In addition, shutters 50A and 50B each are coupled to sensing system 20 (not shown in FIG. 3). Particularly, shutters 50A and 50B are configured to move between their respective first and second positions in accordance with the control signals transmitted by sensing system 20.

Referring now to FIG. 4, to remove blockage from a blood vessel 52, e.g., an artery, catheter 26 is inserted into blood vessel 52 and advanced until catheter head 30 is adjacent a region of blockage 54, e.g., a region of plaque build-up. To remove blockage from straight portion SP1 of blockage region 54, laser source 42 is activated, e.g., by sensing system 20, to transport energy beams through first and second groups 36A and 36B, respectively, of optic fibers 38 and photoablate the blockage adjacent catheter head 30. While advancing catheter head 30 through first straight portion SP1 of blockage region 54, imaging screen 22 displays an image of the area adjacent catheter head in accordance with the sensing signals transmitted by sensing elements 34.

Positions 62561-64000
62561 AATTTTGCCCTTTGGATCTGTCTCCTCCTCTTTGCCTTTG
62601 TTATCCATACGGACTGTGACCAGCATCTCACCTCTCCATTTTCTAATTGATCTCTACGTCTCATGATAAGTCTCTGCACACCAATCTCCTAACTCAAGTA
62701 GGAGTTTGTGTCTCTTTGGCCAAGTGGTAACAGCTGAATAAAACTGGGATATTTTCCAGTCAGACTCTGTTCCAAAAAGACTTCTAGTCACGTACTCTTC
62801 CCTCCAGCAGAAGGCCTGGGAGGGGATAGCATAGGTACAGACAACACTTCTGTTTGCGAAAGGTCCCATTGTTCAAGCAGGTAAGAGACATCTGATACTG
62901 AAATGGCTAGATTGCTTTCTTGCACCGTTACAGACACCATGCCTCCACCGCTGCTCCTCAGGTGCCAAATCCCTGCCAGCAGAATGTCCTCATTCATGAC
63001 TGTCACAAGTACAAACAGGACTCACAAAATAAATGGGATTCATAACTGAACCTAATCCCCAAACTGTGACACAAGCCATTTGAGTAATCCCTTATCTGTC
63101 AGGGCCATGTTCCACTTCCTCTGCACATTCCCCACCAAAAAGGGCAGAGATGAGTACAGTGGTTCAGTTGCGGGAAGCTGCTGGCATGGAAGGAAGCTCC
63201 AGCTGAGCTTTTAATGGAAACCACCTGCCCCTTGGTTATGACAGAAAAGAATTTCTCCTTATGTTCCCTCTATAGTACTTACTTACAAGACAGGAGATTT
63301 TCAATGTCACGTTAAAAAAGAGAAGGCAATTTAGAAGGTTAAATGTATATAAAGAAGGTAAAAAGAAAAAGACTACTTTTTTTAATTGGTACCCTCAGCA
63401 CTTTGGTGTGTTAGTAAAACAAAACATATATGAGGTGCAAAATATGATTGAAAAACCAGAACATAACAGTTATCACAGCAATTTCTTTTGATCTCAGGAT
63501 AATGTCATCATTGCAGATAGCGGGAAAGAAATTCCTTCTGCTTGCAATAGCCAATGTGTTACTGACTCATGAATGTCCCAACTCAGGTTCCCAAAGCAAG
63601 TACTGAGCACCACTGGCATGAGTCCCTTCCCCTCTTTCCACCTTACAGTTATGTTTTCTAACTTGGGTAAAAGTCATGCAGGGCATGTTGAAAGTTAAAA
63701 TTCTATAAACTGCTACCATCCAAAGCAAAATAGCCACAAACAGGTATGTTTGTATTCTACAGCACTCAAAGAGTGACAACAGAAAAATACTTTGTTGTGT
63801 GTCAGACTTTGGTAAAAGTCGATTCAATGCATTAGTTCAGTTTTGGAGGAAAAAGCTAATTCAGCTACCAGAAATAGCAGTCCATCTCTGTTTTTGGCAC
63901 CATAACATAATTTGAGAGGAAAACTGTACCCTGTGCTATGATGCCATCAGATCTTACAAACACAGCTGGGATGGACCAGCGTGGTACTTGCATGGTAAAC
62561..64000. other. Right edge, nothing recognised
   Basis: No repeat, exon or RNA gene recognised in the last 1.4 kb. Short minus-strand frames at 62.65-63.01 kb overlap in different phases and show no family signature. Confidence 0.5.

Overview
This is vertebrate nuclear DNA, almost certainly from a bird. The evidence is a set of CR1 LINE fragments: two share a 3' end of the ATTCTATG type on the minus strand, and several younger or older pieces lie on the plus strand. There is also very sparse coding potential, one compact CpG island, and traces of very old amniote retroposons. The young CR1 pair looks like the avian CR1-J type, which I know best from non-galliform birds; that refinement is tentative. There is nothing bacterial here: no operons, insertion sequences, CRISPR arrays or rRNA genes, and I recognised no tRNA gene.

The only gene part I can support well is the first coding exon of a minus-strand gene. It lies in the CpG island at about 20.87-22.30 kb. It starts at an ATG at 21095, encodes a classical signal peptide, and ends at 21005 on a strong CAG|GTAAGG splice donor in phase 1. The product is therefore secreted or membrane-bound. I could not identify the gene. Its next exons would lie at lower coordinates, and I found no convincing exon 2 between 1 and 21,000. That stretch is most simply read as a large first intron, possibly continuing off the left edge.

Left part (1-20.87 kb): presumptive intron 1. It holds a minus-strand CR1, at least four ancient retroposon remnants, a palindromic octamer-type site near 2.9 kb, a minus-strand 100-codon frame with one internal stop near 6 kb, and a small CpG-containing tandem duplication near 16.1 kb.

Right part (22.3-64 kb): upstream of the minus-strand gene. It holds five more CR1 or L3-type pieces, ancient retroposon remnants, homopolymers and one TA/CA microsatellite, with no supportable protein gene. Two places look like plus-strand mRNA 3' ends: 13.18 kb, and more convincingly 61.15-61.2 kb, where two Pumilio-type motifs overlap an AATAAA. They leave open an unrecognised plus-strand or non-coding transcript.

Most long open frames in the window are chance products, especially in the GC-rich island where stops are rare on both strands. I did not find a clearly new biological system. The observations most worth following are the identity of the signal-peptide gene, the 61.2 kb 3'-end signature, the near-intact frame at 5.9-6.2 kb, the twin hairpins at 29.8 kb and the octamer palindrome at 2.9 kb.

When catheter head 30 approaches a first curved portion CP1 of blockage region 54, shutter 50B is positioned to block secondary energy beam 48B to avoid photoablating blood vessel 52 adjacent second group 36B of optic fibers 38. Particularly, when the sensing signals indicate that catheter head 30 is adjacent curved artery wall W1, sensing system 20, e.g., the sensing system computer, transmits control signals to shutter 50B so that shutter 50B moves to block secondary energy beam 48B. Catheter head 30 is advanced through blood vessel 52 and secondary energy beam 48A continues to transmit through first group 36A of optic fibers 38 to photoablate blockage adjacent second ends 40 of such fibers 38. First group 36A of optic fibers 38 photoablates a path through blockage away from artery wall W1, and self-centering catheter head 30 travels through such path, thus steering catheter head 30 through first curved portion CP1 of blockage region 54.

Once catheter head 30 enters a second straight portion SP2 of blockage region 54, sensing system 20 transmits control signals to shutter 50B, and shutter 50B is moved to the second position so that secondary energy beams 48A and 48B are again simultaneously transmitted through both first group 36A and second group 36B of optical fibers 38. Catheter head 30 is then advanced through second straight portion SP2 until catheter head 30 approaches second curved portion CP2 of blockage region 54.